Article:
By Dominique Cordes, volunteer, originally published in Enfants du Mekongâ€™s magazine 170.
My Karen sponsored child and her entire family are going to move to the United States, to Â a city on the Canadian border where there are already a large number of war-torn people just like her. Their arrival has been made possible thanks to an agreement signed between the United States and the Office of the United Nations High Commissioner for Refugees. Each refugee can take English language courses given free of charge by the association in charge of receiving them. A hard-working, competitive workforce, they have given a boost to the economy in this neglected city in upstate New York.
Our friends are starting a new life; Peusowa writes letters and lists her new address. USA! I can even phone her! Mobile, internet, unlimited communicationâ€¦ Our letters only take 4 days to arrive. She sends us photos on CDs of their new life. These young Karens look positively radiant standing in front of the Niagara Falls. Wrapped up warmly in their down jackets, itâ€™s really them! What a delightâ€¦
Two years later, we decide to go and visit themâ€¦by going west this time! The date is set; the whole family comes to meet us. They get out of a large vehicle that has just been parked in our hotel car park. Â They walk freely in front of us, in this street that looks to me like an infinite space. In the muddy Mae La camp, you had to keep your feet very straight to cross the narrow, slippery bamboo bridge. Here, the vastness of the avenues, the spaceâ€¦ They are smiling and we see expressions of joy!
The children run as fast as they can towards us, but itâ€™s their mother who is the first to hug meâ€¦ We recognise them all. One has grown, another has put on weight and another is now walking! We count them-no one is missing. Everyone looks fit and well and the family has even gotten bigger. Â There have all turned up once again and have already gathered around us.
â€œThe destiny of an entire family has changed dramaticallyâ€ Â
After her arrival, my sponsored child married a Burmese refugee. A little girl has just been born. Smiling broadly, Peusowaâ€™s mother places the baby in my arms. Here I am a godmother once again! They live in a small grey chalet-style solid structure house. The avenue is lined with the same style homes, which are typical of this region. Itâ€™s a shock when you enter: stainless steel sink, fridge, cooker, microwaveâ€¦! Life American style! They appear very much at home and quite relaxed. Â When picturing hot water running out of the tap, I see in my mindâ€™s eye the dented tins they used to fill with drinking water in the refugee camp, where water was rationedâ€¦. Â Â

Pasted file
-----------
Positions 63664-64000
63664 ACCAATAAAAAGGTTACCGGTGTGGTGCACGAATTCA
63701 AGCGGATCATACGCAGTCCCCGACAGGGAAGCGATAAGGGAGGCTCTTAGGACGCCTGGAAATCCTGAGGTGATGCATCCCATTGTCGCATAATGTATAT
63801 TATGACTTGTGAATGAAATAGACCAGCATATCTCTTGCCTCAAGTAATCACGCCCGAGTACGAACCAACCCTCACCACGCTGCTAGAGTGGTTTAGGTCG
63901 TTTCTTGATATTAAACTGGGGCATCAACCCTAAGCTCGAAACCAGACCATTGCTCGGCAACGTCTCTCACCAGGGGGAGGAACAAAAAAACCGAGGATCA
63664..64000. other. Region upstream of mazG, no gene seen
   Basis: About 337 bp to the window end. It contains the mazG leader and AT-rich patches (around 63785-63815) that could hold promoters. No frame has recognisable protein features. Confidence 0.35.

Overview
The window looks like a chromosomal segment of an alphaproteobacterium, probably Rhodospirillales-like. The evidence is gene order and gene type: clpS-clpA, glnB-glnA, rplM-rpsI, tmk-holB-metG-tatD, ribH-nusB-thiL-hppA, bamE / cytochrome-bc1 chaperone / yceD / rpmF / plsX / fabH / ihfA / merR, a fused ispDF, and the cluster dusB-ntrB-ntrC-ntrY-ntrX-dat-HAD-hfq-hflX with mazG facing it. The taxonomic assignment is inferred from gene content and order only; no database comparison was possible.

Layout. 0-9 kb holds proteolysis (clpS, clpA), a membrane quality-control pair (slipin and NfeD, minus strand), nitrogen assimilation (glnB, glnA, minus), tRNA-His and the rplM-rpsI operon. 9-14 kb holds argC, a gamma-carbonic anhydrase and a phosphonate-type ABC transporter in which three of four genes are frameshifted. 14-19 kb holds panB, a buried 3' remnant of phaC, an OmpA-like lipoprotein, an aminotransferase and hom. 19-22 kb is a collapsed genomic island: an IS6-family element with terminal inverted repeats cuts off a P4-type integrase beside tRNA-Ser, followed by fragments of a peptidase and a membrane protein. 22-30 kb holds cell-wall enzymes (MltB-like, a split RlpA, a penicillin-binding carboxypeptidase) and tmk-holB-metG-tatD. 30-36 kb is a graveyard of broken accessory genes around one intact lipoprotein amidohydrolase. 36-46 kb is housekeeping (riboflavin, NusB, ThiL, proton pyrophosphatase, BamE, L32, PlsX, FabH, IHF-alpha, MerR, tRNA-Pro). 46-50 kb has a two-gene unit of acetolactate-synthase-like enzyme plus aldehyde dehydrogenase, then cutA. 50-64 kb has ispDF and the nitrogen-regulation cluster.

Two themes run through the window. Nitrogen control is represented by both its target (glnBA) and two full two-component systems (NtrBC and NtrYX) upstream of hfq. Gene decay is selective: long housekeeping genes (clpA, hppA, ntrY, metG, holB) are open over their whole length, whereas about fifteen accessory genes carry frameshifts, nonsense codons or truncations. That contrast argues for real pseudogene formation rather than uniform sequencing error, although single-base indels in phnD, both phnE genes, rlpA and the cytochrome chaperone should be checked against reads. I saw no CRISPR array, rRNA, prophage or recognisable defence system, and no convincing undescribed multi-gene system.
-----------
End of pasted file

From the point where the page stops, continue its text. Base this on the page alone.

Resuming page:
A sofa! Â A little girl all dressed in pink is sitting on it. We watched her be born at the camp, her too! All the photos we took at Mae La are displayed in the sitting room; thatâ€™s how the youngest were able to recognise us! A computer! A real dining table! Chairs! An armchair! The children are playing and soon we are deep in conversation. The first truly free and relaxed conversation!
There is frequent laughter as they tell us stories about their settling in. When we ask the mother if she has a job, the children start giggling as they tell me â€œOur mother is going to school!â€ and she understands what we are saying. She bursts out laughing and replies â€œYes, but very difficult for me!â€ Â Our Karen friends have begun a new life. They can travel freely in the United States and Canada. In two years, they will have a passport and they will be American citizens. We are waiting the day when we can invite them to France. During the time we spent together, they never stopped telling us â€œVery, very, very happy here!â€.
The sponsorship of this little girl brought happiness to so many people at the same time! The destiny of an entire family changed dramatically. It was a sponsorship but it is joy that will be shared for a long time to come. At our request, a new sponsorship file has just been sent to us by Children of the Mekong. So here we are sponsors of a little boy inâ€¦ Burma!